Monday, December 26, 2005

The Kwaito Generation : Inside Out :: A production of 90.9 WBUR Boston, MA

The Kwaito Generation : Inside Out :: A production of 90.9 WBUR Boston, MA It feels like I've been off-line for ages. I am on holiday, a holiday that has been long in coming, and I am taking the opportunity to really rest for the first time in ages. Still, I do miss my online life, and so tonight I bit the bullet, gritted my teeth as the high cost of cellphone internet access ate into my tight budget, and decided to blog this fabulous website. I am developing an increasing fascination with Kwaito, partly because of the claims of connections between this South African genre, and Hip-hop. It is very fashionable to study kwaito at present, and I am not a follower of fashion, but for my own interest, it is worth pursuing. This website offers some interesting commentary on the genre, and SA society in general.

Wednesday, December 14, 2005

Google Blog Search: "south african" white

Google Blog Search: "south african" white I often back-track through my blog stats to see how people who visit me find me, and how high up on searches I occur. This particular trackback lead me to some terrifying things like this, and this. On the other hand, I also ran across this and this, which gave me pause to think. I am a die-hard South African, but I do get fearful. Especially when I realize that my chances of gaining financial assistance, or a job in academia, in this country, are decreasing. There is an interesting section in this book, that I linked to in September, about the benefits of affirmitive action. This was written by the past president of the SRC at our university. I am unsure what to think. I am tempted to just say "make up your own minds", but I don't think it is that simple. I spent today walking in one of the most beautiful nature reserves near my home. It is maintained using money that is not being used to provide several hundred pregnant women with anti-retrovirals. It is money which is not being used to pay for several student's education. It is money which is not being used to buy one farm from a white farmer as part of the land redistribution program. But without it, what do we have? if we destroy all these natural resources, we are diminishing our countrie's ability to support those children saved by the antiretrovirals. I don't know how to solve these things. I do know that I am willing to keep trying. I don't want to stop trying. This is my home. I am a white South African.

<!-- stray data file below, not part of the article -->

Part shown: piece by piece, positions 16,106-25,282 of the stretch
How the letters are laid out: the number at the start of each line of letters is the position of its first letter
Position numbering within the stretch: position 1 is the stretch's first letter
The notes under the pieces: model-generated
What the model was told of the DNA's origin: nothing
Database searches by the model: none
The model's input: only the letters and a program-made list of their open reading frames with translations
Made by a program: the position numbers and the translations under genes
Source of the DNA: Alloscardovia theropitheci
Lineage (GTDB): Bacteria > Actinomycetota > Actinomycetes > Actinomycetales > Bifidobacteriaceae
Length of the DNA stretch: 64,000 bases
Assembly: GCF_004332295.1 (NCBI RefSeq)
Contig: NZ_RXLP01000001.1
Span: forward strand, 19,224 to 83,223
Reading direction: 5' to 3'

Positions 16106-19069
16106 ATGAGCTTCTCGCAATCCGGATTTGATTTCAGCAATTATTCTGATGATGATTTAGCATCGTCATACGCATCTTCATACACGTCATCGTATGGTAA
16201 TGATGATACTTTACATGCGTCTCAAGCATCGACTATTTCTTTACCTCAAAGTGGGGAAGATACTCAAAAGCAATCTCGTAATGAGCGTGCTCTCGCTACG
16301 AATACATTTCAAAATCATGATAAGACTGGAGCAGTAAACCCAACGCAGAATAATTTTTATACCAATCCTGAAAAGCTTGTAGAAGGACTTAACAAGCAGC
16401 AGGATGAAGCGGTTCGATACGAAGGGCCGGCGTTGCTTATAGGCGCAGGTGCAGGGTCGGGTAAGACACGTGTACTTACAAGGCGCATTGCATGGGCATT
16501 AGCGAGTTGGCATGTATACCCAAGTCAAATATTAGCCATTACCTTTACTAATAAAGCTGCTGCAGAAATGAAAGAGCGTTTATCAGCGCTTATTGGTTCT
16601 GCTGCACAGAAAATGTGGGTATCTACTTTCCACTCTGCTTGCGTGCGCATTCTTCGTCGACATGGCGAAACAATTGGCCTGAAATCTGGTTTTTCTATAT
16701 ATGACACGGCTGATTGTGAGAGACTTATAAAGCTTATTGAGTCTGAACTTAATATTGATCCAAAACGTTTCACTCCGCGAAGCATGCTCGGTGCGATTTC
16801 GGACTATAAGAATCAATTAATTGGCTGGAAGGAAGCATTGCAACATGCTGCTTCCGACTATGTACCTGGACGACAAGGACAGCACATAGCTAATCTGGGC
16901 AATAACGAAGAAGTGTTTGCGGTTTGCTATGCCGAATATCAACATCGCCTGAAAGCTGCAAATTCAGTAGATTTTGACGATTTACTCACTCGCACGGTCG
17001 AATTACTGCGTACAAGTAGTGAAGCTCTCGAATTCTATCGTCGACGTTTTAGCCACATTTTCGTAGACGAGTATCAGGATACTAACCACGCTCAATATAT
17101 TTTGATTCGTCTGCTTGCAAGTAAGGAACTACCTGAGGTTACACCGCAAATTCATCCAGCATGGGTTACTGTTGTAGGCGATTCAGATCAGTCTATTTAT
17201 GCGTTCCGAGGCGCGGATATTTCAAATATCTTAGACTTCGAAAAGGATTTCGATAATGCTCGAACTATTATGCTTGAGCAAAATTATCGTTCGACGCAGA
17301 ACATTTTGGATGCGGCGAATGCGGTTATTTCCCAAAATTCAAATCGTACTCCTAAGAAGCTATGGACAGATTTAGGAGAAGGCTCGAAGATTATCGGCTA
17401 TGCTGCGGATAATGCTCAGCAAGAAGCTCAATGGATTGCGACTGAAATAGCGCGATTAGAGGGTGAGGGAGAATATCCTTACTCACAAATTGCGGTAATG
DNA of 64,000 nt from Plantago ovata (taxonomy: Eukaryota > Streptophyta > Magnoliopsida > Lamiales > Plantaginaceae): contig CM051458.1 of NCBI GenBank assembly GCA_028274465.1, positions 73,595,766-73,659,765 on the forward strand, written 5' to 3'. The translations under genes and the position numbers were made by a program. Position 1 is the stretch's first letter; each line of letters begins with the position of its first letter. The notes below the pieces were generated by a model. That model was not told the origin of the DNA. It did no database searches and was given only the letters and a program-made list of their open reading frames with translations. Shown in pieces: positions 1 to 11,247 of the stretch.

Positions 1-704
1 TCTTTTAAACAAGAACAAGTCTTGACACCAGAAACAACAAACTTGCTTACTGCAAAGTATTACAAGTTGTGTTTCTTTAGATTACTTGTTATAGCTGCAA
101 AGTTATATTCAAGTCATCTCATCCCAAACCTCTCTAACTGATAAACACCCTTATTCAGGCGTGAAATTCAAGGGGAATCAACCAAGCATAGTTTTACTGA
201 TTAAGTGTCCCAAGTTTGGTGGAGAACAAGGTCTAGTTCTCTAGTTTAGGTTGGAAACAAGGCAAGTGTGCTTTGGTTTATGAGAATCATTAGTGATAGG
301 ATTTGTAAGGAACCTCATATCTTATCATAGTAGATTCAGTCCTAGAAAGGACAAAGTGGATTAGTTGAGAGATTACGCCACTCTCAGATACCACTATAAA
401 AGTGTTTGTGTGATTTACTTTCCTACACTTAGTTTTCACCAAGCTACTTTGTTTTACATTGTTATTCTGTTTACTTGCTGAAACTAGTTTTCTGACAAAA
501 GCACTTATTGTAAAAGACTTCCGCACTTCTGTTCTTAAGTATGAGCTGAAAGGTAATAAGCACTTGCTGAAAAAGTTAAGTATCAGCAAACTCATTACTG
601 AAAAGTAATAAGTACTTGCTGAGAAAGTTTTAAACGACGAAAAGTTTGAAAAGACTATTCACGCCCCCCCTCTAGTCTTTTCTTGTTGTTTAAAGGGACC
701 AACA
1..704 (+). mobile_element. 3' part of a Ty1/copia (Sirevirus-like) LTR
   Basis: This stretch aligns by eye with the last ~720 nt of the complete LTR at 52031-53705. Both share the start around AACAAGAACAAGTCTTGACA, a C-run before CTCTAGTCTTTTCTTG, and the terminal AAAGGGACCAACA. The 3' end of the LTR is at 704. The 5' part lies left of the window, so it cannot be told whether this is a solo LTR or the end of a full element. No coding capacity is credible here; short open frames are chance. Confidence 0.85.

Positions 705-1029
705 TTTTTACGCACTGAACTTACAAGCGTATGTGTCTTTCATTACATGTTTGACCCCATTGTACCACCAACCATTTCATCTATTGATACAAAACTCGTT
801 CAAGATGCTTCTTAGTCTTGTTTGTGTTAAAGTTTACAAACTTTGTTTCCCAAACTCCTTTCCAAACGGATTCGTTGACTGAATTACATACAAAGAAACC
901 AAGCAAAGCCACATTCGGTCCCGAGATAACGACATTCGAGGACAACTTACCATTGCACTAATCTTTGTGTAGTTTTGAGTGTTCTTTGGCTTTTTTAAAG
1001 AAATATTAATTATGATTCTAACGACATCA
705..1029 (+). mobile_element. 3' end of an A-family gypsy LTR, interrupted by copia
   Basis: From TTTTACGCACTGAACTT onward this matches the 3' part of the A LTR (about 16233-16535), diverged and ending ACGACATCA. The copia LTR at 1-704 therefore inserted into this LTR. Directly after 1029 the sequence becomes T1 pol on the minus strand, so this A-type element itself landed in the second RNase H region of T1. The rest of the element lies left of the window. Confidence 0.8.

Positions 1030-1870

Tuesday, December 13, 2005

see jane in the academy: for the greater good.

This post got me all emotional, because it makes so much sense, but is so lacking. I have had the most superb mentor, and have been incredibly luck with the support I have received from several people, but at the same time, I have encountered my share of academic hipocrites, and every time it makes me ask "why". If you don't think like the author of the above post does, then why teach? and if you don't want to teach, don't get into academics. Or at the very least, back off, and let those who do teach do their jobs without hinderance. Someone I respect said recently that being an academic is a vocation, not a career. It makes so much sense.

Monday, December 12, 2005

The Internet Encyclopedia of Philosophy

The Internet Encyclopedia of Philosophy I don't know whether I have blogged this before, or not, but either way, it is a useful resource.

Sunday, December 11, 2005

World History Archives: The contemporary political history of the Republic of South Africa

World History Archives: The contemporary political history of the Republic of South Africa I had some difficulties with the South African history section of my honours project, so this is part of an attempt to gain a better understanding of South African political history.

Friday, December 09, 2005

White Africans